Fitch Ratings Inc says it has downgraded the issuer default rating of Australian casino operator Crown Resorts Ltd to ‘BB-’ from ‘BBB’, and the senior unsecured rating on the financing entity, Publishing and Broadcasting (Finance) Ltd. Both ratings have been maintained on ‘rating watch negative’.
The ratings organisation said the downgrade reflected “the deterioration in Crown’s financial profile following the completion of the acquisition by new owner Blackstone BidCo, based on the more aggressive capital structure put in place to fund the transaction, as disclosed in the scheme booklet, published in March 2022”.
But the financial institution noted that its Wednesday update was a sign-off note regarding its coverage for the casino group.
“Fitch has withdrawn the ratings as Crown has chosen to stop participating in the rating process,” said the institution, following the takeover by entities linked to the private investment firm Blackstone Inc, and Crown Resorts’ delisting from the Australian bourse.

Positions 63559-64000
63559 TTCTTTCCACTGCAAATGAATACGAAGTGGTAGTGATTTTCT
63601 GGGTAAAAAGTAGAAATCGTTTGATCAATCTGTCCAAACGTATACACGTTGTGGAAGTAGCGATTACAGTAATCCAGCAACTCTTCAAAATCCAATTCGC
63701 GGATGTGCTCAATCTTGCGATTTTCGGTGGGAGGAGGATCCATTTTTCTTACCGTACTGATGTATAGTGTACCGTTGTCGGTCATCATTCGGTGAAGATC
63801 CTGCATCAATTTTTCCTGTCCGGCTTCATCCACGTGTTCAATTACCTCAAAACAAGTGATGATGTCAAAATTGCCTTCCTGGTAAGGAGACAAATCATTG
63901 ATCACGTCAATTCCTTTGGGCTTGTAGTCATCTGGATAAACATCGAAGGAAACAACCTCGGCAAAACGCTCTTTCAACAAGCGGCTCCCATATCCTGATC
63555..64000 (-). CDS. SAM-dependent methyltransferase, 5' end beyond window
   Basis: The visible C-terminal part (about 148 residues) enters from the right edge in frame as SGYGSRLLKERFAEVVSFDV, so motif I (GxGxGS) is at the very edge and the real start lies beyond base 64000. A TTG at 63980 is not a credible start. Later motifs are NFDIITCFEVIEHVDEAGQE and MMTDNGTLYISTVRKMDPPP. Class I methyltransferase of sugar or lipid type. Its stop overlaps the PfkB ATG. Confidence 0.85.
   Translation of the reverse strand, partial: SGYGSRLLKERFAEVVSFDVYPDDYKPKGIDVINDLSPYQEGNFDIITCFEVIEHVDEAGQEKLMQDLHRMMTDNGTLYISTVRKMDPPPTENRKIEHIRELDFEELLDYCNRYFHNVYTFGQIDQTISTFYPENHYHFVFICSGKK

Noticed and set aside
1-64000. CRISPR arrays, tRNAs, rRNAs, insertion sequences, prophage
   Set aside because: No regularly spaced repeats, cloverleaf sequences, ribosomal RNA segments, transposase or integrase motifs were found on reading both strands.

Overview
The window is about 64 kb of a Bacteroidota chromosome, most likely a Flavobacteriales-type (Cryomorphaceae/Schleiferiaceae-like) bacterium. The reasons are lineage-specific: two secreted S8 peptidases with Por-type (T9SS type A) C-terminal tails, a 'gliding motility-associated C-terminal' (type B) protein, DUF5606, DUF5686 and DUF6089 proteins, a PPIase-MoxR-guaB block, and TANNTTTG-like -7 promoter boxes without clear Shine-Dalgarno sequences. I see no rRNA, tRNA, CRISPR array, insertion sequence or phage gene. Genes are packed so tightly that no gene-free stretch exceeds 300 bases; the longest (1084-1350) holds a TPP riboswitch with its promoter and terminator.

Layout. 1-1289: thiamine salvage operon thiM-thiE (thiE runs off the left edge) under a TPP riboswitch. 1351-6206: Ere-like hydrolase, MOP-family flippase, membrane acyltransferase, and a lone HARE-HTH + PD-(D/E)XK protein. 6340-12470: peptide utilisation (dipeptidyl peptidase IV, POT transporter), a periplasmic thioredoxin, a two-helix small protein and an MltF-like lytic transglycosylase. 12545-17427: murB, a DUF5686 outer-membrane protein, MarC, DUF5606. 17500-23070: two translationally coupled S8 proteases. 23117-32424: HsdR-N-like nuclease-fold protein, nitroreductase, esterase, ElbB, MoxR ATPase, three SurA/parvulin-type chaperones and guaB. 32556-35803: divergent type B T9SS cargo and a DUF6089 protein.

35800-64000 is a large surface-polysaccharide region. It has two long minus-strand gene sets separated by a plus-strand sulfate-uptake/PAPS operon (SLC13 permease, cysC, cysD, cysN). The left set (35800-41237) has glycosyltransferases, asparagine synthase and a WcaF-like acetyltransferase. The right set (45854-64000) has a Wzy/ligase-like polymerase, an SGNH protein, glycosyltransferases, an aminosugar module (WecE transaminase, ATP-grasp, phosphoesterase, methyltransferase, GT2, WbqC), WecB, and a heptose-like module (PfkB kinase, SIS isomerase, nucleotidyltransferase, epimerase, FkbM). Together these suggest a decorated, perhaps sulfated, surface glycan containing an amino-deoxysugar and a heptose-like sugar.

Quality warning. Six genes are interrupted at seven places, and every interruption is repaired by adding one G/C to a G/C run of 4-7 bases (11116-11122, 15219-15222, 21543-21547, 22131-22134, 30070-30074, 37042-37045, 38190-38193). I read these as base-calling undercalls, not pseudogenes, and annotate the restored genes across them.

Fitch specified that the “aggressive” structure proposed by the Blackstone side encompassed that it would “debt finance AUD5.4-billion [US$3.06-billion] of the estimated AUD8-billion purchase price, and would allow entities in the new group to obtain commitments for a further AUD500-million under a super senior revolving credit facility to finance its business operations”.
The maintenance of the ‘rating watch negative’ position reflected Fitch’s view that Crown Resorts’ rating could be downgraded further following the completion of Blackstone’s review of the casino group’s future operations.
But the ratings agency said it anticipated “limited information will be made public to enable a full assessment of Crown’s business and financial profile once the review is complete, following Crown’s delisting from the Australian Securities Exchange and Blackstone’s intention to operate it as a private company”.
Fitch ‘BB’ ratings indicate “an elevated vulnerability to default risk, particularly in the event of adverse changes in business or economic conditions over time,” though the institution notes that for that rating, “business or financial flexibility exists that supports the servicing of financial commitments”.
Late last month, Crown Resorts said its Crown Sydney resort had been approved for a gaming licence – on a “conditional” basis – by the New South Wales regulator, the Independent Liquor and Gaming Authority (ILGA).
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